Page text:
I’m a self-identified pizza obsessive; it’s one of my favorite ways to get my fill of vegetables.
I love making my own dough when I have time – and freezing it for times when I don’t – but on any given weeknight, if my freezer is bare, I’m not ashamed to reach for a store-bought, prebaked crust.
The benefits extend beyond mere time savings. When I make a no-knead dough from scratch and cook it under the broiler, I am restrained with the toppings to keep from overwhelming the crust and turning it soggy. Prebaked crusts, on the other hand, are sturdy enough to hold a mountain of produce, making for a hearty vegetarian dinner.
What to put on it?
I use a base of caramelized onions instead of tomato sauce. I top them with roasted butternut squash, a little blue cheese, walnuts (which toast as the pizza bakes) and, after it comes out of the oven, a scattering of fresh, sharp arugula. The finishing touch: a drizzle of pumpkin seed oil.
On a weeknight, when the fridge and pantry are as bare as the freezer, everybody needs a shortcut.
Butternut Squash and Caramelized Onion Pizza
2 large yellow onions (1¾ pounds total), thinly sliced
½ teaspoon sea salt
1 small butternut squash (1 pound), stemmed, peeled and halved lengthwise
1 tablespoon olive oil
1 prebaked whole-wheat pizza crust, such as Boboli
2 ounces Gorgonzola dolce or other blue cheese, cut or pinched into small pieces
½ cup raw unsalted walnut halves, broken into large pieces
½ cup lightly packed baby arugula leaves
2 teaspoons pumpkin seed oil (may substitute walnut oil or olive oil)
Set a baking stone, if using, on a rack in the oven; preheat to 450 degrees. (Alternatively, the pizza can be placed directly on the oven rack.) Have a large rimmed baking sheet at hand.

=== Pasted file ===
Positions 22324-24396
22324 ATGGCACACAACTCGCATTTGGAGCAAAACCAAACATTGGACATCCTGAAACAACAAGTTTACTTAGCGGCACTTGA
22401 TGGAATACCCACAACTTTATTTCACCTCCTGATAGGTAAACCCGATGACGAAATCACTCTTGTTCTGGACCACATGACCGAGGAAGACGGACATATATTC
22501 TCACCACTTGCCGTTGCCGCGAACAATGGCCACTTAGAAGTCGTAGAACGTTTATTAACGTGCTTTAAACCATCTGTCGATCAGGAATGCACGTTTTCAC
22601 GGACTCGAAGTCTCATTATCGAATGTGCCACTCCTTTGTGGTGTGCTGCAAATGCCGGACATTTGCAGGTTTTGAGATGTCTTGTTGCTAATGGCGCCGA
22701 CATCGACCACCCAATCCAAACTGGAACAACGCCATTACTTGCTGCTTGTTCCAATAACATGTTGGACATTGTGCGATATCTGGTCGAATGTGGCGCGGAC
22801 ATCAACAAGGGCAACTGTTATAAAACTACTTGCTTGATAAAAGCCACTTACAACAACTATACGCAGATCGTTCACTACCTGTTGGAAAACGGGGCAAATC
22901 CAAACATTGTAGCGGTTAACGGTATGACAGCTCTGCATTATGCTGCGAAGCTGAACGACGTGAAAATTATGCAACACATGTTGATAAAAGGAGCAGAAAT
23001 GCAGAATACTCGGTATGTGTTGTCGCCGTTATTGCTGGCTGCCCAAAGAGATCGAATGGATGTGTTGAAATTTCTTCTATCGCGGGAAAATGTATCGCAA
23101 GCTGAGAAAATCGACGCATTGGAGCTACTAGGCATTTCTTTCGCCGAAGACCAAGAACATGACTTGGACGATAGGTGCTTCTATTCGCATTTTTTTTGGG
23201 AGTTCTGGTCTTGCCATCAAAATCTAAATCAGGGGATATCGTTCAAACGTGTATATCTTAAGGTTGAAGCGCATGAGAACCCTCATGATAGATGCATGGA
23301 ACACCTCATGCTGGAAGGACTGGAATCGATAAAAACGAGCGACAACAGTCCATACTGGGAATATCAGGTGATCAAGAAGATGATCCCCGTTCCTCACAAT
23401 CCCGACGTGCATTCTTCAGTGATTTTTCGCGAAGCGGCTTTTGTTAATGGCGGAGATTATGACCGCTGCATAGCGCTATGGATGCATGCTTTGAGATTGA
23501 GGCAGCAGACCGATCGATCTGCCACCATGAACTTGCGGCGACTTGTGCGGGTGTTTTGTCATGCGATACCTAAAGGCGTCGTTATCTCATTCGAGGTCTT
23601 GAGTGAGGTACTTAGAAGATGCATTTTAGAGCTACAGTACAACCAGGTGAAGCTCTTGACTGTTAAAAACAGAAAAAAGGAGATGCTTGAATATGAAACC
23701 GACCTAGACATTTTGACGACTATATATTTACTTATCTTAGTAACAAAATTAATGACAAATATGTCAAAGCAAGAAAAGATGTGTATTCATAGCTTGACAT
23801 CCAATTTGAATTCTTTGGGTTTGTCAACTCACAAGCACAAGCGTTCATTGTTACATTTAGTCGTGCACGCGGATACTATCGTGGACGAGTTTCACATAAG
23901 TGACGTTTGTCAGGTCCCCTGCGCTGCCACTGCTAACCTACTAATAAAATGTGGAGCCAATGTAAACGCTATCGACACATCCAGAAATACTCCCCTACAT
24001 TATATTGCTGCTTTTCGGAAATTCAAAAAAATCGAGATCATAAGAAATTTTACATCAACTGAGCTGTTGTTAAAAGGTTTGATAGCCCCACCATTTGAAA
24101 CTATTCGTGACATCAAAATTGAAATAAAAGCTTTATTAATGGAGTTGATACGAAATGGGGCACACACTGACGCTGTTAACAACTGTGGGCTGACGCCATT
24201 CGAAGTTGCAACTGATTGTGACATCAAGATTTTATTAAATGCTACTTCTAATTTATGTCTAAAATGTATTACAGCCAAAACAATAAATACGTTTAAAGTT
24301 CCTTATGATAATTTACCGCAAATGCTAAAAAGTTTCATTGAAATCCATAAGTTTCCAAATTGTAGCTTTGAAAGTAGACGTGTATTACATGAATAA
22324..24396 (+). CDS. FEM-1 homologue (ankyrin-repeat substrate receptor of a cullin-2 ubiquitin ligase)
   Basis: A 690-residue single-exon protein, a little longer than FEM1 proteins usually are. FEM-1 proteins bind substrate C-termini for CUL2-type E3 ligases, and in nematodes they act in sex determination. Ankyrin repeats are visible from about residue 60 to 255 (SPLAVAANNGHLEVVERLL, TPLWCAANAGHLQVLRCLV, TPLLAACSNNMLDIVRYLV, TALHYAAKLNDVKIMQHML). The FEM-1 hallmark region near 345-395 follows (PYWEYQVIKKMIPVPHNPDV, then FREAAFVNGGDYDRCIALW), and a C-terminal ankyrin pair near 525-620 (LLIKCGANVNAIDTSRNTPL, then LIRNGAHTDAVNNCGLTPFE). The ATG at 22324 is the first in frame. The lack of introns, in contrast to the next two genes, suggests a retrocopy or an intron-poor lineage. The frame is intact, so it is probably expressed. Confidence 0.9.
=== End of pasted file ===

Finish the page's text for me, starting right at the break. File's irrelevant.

Heat a large cast-iron or other heavy ovenproof skillet over medium heat. Add the onions and cook, tossing with tongs or a spatula, until they wilt and start to brown. Sprinkle with half of the salt, toss and reduce the heat to low. Cook, stirring very occasionally, until the onions are deeply golden brown, very soft and sweet, up to an hour or more. Let cool.
Meanwhile, scoop out and discard the seeds from the squash, then cut each squash half into ¼-inch slices. Transfer to the baking sheet, drizzle with the olive oil, sprinkle with the remaining salt and toss to coat. Roast the squash slices until fork-tender, 15 to 20 minutes. Let cool. If you are making the pizza right away, reduce the oven temperature to 400 degrees.
To assemble the pizza, spread the caramelized onions evenly over the crust. Arrange the butternut squash slices on top. Dot with the blue cheese and walnuts.
Slide the pizza onto the baking stone (or place on the oven rack). Bake until the pizza’s edges are browned, the bottom is crisp and the cheese is melted, about 20 minutes.
Immediately scatter the arugula leaves on top, then drizzle the pizza with the pumpkin seed oil. Cut the pizza into 8 slices; serve warm.
Note: The onions take about an hour to caramelize. They can be refrigerated for up to 2 weeks. The squash can be roasted up to 1 week in advance; refrigerate until ready to use.
Per serving: 480 calories, 13 g protein, 62 g carbohydrates, 23 g fat, 5 g saturated fat, 10 mg cholesterol, 550 mg sodium, 9 g dietary fiber, 11 g sugar.